On Wednesday, we took a look at how a $25,000 cap on itemized deductions would affect how Mitt Romney's income tax cuts break down. But as the Brookings Institution's Adam Looney pointed out in an e-mail to me, that's not the full story.

Romney is also proposing to junk the Alternative Minimum Tax, to cut the corporate income tax and – most pertinent to lower- and middle-income Americans — to let the stimulus's expansion of the Earned Income Tax Credit and other credits targeted at working families expire. By contrast, the White House budget for fiscal year 2013 proposed making those expansions permanent, which House Democrats have also been pushing. Cumulatively, this means that the GOP presidential nominee's plan, if you loop in the $25,000 cap, would actually raise taxes on many Americans:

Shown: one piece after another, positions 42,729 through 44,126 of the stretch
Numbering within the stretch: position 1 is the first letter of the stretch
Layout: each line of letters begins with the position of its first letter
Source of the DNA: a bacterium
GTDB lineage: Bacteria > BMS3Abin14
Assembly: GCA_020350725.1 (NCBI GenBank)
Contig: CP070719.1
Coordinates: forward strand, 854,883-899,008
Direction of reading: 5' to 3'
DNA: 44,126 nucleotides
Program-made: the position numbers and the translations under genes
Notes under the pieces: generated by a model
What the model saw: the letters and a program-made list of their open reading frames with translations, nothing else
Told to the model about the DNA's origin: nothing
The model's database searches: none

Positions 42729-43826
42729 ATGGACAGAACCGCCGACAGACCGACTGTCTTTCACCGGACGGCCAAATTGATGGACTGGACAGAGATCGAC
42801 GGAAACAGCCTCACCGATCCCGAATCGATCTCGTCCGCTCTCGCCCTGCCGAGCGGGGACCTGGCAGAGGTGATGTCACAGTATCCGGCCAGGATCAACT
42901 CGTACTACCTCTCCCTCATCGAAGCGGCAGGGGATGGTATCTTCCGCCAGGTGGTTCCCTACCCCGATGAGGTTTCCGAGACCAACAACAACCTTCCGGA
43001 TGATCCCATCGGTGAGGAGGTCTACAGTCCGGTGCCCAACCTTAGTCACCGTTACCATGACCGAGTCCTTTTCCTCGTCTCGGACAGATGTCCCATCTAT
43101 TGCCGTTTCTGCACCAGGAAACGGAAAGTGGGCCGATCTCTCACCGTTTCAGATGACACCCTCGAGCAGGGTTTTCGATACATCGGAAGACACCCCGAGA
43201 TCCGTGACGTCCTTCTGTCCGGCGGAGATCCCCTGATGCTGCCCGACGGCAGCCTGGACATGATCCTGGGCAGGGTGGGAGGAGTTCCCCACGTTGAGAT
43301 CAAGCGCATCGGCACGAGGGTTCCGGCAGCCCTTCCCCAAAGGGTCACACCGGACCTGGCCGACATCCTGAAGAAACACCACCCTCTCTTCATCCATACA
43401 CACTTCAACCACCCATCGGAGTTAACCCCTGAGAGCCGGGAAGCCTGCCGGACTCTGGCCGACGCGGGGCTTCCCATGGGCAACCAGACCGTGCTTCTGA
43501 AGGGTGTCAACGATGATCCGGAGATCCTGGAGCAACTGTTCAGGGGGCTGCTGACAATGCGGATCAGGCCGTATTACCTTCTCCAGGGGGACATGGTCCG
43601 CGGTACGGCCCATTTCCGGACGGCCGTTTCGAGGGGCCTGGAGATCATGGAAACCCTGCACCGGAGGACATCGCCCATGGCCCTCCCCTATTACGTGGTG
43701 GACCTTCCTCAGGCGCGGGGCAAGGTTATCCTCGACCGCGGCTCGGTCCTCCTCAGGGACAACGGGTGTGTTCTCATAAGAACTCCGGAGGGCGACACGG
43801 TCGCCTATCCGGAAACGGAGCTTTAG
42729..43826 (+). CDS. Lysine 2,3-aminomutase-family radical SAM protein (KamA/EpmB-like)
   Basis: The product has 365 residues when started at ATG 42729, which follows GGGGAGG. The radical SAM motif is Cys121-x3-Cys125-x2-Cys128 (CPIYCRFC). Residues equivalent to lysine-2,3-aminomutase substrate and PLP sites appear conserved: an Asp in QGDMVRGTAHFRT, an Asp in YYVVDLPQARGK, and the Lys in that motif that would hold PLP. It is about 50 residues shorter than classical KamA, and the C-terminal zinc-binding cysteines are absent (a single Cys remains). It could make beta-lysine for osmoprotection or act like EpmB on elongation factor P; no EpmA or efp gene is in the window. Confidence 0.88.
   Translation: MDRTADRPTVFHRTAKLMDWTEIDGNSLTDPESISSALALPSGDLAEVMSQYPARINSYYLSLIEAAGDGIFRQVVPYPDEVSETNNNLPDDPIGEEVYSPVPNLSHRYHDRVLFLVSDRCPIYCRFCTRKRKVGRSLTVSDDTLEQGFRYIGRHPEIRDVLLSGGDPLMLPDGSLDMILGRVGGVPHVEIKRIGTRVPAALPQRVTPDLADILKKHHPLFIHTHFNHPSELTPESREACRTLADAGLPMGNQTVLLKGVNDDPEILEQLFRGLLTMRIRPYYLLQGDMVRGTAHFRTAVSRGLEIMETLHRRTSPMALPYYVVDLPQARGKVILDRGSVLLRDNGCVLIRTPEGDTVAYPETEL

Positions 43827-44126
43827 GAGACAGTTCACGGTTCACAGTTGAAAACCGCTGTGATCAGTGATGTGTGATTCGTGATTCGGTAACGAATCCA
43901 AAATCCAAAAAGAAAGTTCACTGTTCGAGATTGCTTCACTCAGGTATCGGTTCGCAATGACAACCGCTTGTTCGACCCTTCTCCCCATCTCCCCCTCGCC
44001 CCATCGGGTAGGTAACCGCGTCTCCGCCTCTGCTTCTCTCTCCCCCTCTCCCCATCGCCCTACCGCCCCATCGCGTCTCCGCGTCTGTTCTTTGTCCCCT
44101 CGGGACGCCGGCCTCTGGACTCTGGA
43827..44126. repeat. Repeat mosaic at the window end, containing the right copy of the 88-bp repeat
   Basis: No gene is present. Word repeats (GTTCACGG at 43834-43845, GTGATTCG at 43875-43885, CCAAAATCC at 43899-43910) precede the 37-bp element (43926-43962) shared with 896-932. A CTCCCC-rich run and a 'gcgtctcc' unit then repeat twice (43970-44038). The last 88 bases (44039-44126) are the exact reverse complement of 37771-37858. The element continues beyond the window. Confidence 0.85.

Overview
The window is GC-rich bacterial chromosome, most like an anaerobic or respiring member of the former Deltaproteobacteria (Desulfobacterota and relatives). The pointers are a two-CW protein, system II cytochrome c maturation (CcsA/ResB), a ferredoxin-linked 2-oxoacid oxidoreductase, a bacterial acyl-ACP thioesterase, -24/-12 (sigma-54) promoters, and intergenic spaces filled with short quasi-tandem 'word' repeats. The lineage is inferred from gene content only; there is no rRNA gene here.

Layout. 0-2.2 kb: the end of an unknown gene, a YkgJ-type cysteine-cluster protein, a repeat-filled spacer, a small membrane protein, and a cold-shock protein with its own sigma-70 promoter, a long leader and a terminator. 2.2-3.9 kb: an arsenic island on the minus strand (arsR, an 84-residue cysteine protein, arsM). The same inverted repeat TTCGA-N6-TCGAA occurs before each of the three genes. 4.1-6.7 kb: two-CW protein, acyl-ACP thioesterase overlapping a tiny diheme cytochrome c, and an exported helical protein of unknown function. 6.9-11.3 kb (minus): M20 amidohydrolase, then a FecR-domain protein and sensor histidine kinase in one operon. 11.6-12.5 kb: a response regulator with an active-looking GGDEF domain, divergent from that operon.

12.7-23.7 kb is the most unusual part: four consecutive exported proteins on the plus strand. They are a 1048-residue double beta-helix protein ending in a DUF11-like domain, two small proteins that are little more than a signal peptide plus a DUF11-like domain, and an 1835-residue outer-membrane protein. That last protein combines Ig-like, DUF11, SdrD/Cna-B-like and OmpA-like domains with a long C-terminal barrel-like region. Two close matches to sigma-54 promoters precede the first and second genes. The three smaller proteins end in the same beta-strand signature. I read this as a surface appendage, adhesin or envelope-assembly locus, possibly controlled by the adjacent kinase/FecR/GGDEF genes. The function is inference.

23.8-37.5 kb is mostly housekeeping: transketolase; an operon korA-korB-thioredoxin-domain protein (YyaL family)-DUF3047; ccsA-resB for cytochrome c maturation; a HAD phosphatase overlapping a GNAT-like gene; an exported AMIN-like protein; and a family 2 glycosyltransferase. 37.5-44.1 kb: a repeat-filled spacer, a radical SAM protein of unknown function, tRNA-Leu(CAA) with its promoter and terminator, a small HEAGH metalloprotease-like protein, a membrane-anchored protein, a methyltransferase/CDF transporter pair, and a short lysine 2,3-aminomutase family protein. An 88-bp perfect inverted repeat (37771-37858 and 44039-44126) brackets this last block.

The poorest Americans would see their tax bills rise by nearly 2 percent of their income. But the richest would get tax cuts of over 6 percent. As has been said many times, the plan still doesn't add up revenue-wise, meaning that capping deductions and eliminating those tax credits would not make up for the cost of Romney's proposed income tax cuts. Now, these tax credits were part of the stimulus package, and Romney could fairly argue that they've served their purpose and should expire. But the end result is that many Americans would pay more next year, under Romney's plan, than they did this year, or would under President Obama's budget plan.